Supporting Messianic Jews in the Land of Israel

What a change!  For 1800 years the Christian church relentlessly persecuted Jews, considering them demonic, unredeemable, sub-human.  Suddenly, rabbis and pastors share in each others’ pulpits.  Christians desperately desire to learn of their Jewish roots, and the greatest friend of the nation of Israel is Evangelical Christians.  Possibly, this is what the Apostle Paul meant when he declared, “salvation has come to the Gentiles to make Israel envious.” (Romans 11:11)

            Jewish/Christian dialogue and relationships clearly enhanced the rise of modern Messianic Judaism, i.e., Jews who believe in Jesus while maintaining Jewish identity.  In Israel alone there exist 150 Messianic congregations, attended by approximately 12,000 Messianic Jews.  In fact, for the first time the Israeli government is cooperating with Messianic Jews, particularly in the forms of humanitarian relief.  This past year, representing 90 Messianic Jewish congregations, I have worked with members of Israel’s parliament (Knesset) on various projects.

            But all is not well.  Messianic Jews still find obstacles to immigration and at times are persecuted and discriminated against for their faith.  What you may not know is most, if not all, the money donated by Christians to causes in Israel, particularly through television pleas, never reaches the hands of Messianic Jews.  In fact, some of the money goes to organizations that persecute these believers.  Contrast this with what the Apostle Paul says, “As we have opportunity let us do good to all people, especially to those who belong to the family of believers.” (Galatians 6:10)

            To combat this discrimination we have formed an organization, The Hope for Israel, that channels monies into the hands of Messianic Jewish congregations and organizations in the land of Israel who are doing humanitarian work.  These groups provide relief to any needy Israeli - secular Jews, religious Jews, Messianic Jews and Arabs.  When your donations go through the Messianic groups, it raises the awareness and acceptance of Messianic Judaism in Israel.  When money circumvents the Israeli Messianic groups, it actually undermines their place in Israeli society.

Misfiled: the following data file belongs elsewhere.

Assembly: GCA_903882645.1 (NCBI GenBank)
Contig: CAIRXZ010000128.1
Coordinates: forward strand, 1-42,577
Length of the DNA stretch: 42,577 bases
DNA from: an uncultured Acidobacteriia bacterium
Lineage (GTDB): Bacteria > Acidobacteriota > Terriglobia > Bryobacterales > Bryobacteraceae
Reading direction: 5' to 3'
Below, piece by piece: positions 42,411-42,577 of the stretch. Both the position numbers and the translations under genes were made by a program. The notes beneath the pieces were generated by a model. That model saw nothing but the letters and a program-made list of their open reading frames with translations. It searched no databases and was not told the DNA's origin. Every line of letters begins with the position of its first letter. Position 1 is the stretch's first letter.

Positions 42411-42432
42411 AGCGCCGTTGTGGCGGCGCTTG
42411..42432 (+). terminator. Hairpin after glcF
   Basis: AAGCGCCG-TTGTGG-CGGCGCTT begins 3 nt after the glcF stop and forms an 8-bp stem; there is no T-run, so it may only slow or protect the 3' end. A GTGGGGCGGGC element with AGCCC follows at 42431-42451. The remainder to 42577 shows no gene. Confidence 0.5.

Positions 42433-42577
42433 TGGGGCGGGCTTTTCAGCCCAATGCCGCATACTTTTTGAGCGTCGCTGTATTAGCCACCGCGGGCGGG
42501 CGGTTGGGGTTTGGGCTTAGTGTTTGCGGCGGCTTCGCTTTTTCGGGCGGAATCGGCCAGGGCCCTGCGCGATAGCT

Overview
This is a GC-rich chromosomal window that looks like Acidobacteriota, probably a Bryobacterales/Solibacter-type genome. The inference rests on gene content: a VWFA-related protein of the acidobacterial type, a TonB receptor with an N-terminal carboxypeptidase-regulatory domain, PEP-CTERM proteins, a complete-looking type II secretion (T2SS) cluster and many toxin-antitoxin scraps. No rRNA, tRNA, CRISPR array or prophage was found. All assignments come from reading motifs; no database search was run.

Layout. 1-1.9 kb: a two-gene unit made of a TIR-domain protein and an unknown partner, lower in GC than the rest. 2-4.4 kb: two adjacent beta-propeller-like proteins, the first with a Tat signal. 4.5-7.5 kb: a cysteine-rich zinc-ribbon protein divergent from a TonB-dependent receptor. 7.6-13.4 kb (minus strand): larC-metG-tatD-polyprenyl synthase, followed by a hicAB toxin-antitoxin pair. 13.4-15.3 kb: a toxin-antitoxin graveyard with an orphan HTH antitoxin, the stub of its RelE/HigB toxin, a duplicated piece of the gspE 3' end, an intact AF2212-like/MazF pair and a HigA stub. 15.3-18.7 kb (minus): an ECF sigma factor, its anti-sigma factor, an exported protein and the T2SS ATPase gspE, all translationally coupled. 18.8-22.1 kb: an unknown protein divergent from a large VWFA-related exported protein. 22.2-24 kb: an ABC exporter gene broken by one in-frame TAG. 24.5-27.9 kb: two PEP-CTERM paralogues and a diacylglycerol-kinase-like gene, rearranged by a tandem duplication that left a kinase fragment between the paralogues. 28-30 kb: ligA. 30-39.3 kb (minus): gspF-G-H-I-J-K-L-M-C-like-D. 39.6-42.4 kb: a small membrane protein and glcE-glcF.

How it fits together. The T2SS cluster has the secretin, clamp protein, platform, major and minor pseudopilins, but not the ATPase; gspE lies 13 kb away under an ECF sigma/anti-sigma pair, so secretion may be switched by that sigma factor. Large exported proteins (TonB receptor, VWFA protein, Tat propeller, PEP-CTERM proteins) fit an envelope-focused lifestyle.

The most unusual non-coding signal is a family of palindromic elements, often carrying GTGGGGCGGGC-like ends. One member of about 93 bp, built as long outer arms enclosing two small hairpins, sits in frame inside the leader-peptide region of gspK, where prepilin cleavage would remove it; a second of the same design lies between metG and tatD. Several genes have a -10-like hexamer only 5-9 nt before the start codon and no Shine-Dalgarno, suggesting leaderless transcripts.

Here are some of the groups The Hope for Israel supports:

             1.  Medical, social and dental assistance to Ethiopian Jews, the poorest members of Israeli society through the Tents of Mercy, a group of Messianic Jewish congregations in Israel.

            2.  Food distributions to thousands of impoverished holocaust survivors through a Messianic group that actually exposed their plight to the Israeli public.

            3.  Support for Joseph’s Storehouse, a large warehouse operation and distribution of food, school supplies, backpacks, etc., for the poor in the land, run by Messianic Jews.

            4.  The Jerusalem Institute for Justice, an organization that represents Messianic Jews and others when they are discriminated against in immigration, jobs and residential matters.

            5.  A soup kitchen in Jerusalem, funded by Netiviyah, a Messianic Jewish congregation.

            6.  Love for Israel Relief Fund, an organization that works with Knesset (Parliament) members in partnering to provide relief to needy hospitals and schools. 

            The reality is that most Messianic congregations in Israel want to assist their countrymen, but a lack of funding prevents it.  Instead millions of dollars go through Jewish and Christian organizations to worthy causes but circumvent the Messianic congregations and unwittingly displace the Jewish followers of Jesus within the land of Israel.

            I have met with a number of the Messianic leaders in the land, who are enthusiastic about this project.  We have no intention of duplicating efforts of the existing, indigenous Messianic Jewish groups in the land of Israel.  Rather our goal is to empower them to more effectively minister to their countrymen.

            For more information, please go to our website at

Jamie Cowen, 2007